His life's most memorable moment came in 1995, when he was awarded the overall winner of the USA Championships of the National Physique Committee. The International Federation of Body Building and Fitness staged the Night of Champions in 1996, where Phil participated and finished in 15th place overall. He participated in the International Federation of Body Building and Fitness' San Jose Pro Invitational that same year, 1996, and placed ninth overall.

Bodybuilding Career

Phil Hernon began his competitive bodybuilding career in 1987, rising through the NPC ranks. His career high point came in 1995, when he won the NPC USA Championships. Phil edged out Craig Titus in the heavyweight division to win his class. Phil also defeated the young Dexter Jackson to win the overall championship. Phil did not have a long pro career and only competed on two occasions. He finished 15th at the Night of Champions in 1996 and 8th at the San Jose Invitational. Phil's career was cut short by personal and legal issues. He would never return to the professional stage.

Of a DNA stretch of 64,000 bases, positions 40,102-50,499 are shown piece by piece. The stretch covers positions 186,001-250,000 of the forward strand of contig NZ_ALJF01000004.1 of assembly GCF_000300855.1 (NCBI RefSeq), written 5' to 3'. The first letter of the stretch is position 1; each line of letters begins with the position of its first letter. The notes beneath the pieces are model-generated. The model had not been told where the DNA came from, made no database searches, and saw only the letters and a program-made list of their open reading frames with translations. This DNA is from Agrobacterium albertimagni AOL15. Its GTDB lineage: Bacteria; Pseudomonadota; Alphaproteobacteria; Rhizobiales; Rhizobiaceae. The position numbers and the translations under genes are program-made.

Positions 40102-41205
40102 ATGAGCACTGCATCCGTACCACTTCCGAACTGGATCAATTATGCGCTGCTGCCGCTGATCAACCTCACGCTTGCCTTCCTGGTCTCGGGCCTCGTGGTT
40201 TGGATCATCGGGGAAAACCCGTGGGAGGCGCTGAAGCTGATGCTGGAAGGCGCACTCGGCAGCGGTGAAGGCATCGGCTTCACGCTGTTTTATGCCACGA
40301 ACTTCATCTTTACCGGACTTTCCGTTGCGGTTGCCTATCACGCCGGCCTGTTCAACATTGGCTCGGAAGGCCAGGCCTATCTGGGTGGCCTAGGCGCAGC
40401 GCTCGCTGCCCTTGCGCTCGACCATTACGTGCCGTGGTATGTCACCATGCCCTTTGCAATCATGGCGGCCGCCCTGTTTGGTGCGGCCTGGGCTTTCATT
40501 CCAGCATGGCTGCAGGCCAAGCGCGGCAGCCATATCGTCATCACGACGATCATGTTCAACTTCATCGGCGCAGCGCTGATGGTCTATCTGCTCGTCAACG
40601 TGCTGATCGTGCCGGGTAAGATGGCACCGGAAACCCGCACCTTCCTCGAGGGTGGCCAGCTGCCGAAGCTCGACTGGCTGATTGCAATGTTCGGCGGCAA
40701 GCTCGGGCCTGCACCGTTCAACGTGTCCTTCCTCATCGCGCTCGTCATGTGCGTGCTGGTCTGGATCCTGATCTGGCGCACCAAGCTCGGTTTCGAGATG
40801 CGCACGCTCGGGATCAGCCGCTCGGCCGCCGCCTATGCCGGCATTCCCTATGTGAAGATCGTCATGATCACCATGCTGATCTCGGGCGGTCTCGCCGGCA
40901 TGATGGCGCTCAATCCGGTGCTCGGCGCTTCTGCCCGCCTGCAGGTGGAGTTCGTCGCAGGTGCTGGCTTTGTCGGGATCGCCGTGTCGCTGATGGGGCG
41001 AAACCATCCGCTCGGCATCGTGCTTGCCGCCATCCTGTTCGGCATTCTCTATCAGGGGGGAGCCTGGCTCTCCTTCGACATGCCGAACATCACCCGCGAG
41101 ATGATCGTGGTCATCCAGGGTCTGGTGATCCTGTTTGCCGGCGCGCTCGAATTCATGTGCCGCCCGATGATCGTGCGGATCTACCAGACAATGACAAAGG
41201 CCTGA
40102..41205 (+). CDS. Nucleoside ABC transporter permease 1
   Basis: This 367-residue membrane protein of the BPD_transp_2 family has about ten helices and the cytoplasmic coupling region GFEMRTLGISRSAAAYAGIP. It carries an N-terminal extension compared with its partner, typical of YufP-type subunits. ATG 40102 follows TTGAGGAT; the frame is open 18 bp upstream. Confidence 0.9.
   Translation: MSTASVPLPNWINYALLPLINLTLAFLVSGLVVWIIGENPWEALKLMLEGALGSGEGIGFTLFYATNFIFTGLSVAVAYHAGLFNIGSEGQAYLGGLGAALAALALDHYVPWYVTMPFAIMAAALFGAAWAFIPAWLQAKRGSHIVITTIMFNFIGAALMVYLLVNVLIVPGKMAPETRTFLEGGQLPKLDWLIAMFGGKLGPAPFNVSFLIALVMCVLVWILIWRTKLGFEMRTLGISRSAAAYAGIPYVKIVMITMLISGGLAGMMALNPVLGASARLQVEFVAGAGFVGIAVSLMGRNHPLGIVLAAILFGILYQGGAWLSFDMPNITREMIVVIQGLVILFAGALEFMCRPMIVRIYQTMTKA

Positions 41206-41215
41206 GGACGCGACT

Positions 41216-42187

Unfortunately, Phil suffered from a number of serious medical issues following the end of his bodybuilding career. Phil was an open book on social media, and he always kept his followers up to date on his medical situations.

Workout and Diet

One of those bodybuilders who burst onto the scene for the first time with the appearance of having been at it for years and who will soon become well-known is Phil Hernon. It is unfortunate that Phil Hernon did not return after 1996 and that he will no longer compete.

The balanced mass of muscle that Phil displayed on stage when he first competed in 1996 at the Night of Champions, where he finished in 15th position, was the result of his extraordinarily good genetics, to which he had definitely added a lot of hard work and devotion.

The only other time Phil appeared on stage was when he finished eighth at the San Jose Pro that same year. The point is that Phil seemed like he was going to be a force in bodybuilding when he initially emerged, but ever since, he has vanished entirely.